by / January 30th, 2009 /

Amusement Parks On Fire, Whelan’s, Dublin

State arrives at Whelan’s just in time to catch the last song from The DC Experiment, a reggae-tinged rock-pop number called -Place Of God’, which receives a warm reception from the laudable scattering of people gathered on a wet Thursday night in January.

Second on the bill tonight are Dublin’s Butterfly Explosion [Ed’s note: Are these guys parting ways after recording their debut or what exactly?] who have reportedly not played for some time. The once three-piece are now five strong, with the noticeable addition of a keyboardist. The band have also brought with them a large crowd, filling the floor from front to back. Having played their fair share of support slots, tonight’s evidence suggests that it won’t be long before these guys are topping their own bill, and deservedly so, judging by the crowds reactions to some rather brilliant Mogwai-esgue post rock jams.

Like a mass tag team, the crowd seem to swap around for headliners Amusement Parks on Fire. To see this Nottingham five-piece live is to bi-locate in time and space: back to the dawn of the -90s when shoegazing had reached a critical zenith and forward to the hopefully not so distant future where bands invest in their sound rather than their image.

Though heavily influenced by the likes of early Ride and Swervedriver, the quintet have created their own contemporary sound. Building on perceivably simple song structures, their tunes are multi-layered, with chiming and squalling guitars, keyboards and whatever else is coming out of the iMac, all over chugging bass and rolling tom drums, creating an entrancing wall of sound. Michael Feerick’s vocal style is hazy, dream-like and lyrically ambiguous, backed up at times with three way harmonies.

With a set is drawn from both albums to date, A Star Is Born and Out Of The Angeles, Amusement Parks On Fire are refreshingly un-hip and not at all current. Instead, they are committed to their craft, hammering out churning melodies and heavy rock dirges like the sublime -Venus In Cancer’, to a fixated audience of thousand yard stares, including a number of English fans who organised a trip across the water via the band’s message board. We’re already looking forward to their return.

Photo by Julie Bienvenu.

APOF

  • Colin

    4th time seeing these guys and this was by far their best show(despite the power outage!). The noise onslaught with echo park/metal fuzz pedals at the end was brilliant I though. Butterfly Explosion were great I though. ‘Carpark’ is an amazing track and the new songs sounded great too esp. the last one.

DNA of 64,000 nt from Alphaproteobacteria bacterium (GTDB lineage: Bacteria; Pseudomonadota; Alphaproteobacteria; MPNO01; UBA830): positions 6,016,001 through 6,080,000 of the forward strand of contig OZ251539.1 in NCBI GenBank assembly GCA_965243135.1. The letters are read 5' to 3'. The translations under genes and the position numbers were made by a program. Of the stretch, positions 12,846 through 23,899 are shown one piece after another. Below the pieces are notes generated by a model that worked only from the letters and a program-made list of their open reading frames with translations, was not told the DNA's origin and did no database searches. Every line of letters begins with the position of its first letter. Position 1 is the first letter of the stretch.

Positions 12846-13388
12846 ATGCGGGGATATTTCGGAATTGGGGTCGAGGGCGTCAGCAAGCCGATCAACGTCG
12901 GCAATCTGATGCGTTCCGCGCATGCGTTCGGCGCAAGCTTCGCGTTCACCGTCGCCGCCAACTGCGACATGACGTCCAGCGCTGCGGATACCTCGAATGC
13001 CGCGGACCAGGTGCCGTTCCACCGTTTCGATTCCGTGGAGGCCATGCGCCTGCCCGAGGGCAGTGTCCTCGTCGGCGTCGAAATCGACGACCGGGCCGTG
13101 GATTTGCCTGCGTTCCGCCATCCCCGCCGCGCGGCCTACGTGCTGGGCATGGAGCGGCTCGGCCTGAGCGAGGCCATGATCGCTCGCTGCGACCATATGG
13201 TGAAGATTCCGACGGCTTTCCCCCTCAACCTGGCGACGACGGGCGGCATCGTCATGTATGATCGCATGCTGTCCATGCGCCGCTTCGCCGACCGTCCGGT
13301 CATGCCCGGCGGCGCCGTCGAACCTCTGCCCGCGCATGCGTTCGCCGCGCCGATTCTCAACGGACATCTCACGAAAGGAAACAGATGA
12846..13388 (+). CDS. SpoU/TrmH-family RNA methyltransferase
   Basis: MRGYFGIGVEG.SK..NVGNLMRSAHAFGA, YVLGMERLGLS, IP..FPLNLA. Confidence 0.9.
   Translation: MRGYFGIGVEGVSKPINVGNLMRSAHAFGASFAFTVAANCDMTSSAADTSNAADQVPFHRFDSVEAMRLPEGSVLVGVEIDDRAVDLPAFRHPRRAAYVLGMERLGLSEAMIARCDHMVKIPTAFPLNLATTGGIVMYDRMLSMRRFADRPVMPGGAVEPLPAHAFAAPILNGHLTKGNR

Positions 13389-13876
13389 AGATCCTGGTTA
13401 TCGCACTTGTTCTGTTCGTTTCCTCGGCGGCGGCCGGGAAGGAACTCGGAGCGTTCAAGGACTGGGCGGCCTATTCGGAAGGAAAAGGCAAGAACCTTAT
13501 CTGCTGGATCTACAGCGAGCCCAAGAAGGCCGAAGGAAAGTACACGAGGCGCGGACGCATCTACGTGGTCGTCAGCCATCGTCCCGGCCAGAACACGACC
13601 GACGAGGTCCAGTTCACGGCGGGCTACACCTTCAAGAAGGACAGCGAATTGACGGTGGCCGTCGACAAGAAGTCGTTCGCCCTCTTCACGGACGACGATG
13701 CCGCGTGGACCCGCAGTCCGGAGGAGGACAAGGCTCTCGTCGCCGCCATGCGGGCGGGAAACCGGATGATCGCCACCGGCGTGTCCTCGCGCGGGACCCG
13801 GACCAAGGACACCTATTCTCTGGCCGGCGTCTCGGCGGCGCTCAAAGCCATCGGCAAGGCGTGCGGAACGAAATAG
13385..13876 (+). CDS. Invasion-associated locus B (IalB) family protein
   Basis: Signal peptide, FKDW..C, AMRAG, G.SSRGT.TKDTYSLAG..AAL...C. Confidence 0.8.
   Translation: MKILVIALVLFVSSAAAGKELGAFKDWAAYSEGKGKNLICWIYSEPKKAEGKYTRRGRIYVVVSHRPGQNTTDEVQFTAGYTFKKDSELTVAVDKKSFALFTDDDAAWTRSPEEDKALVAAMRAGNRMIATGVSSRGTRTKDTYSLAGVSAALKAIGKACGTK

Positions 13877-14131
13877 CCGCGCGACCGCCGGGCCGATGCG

• Joe

    As I understand it Butterfly Explosion dissolved last year but the singer has recruited a new band and is working on the album?

  • Paul

    Butterfly Explosion have always had keyboards for as long as I’ve known them and performed as a 4-piece (drums, bass, guitar, keyboards with the guitarist and keyboardist lending the voices to the ensemble). The band split up last year after soon their intimate show in the Bernard Shaw sometime around August (don’t quote me on that my memory of when gigs actually happened is getting pretty hazy).

    Their sound has changed a little bit as both a female and male vocalist worked in harmony in the original line up but at the APOF gig in Whelan’s Gazz did the singing on his own and his vocals were alarmingly loud compared to the old Butterfly Explosion sound.
    They are currently working on a debut album.

    Amusement Parks on Fire were amazing as always!

  • Thanks Paul & Joe.

  • Nay

    I didn’t get in to BX’s slot on time but apparently the vox were problematic and not supposed to be as loud as they were.

    APOF’s set…magic…Venus in Cancer is indeed sublime, gwan with the legends AC30 are entirely, their third time bringing the band over and each time gets better than the last…

  • thanks! though i think ride and swervedriver are lame x

  • Jiffy

    New bUTTERFLY EXPLOSION GUITARIST IS GAY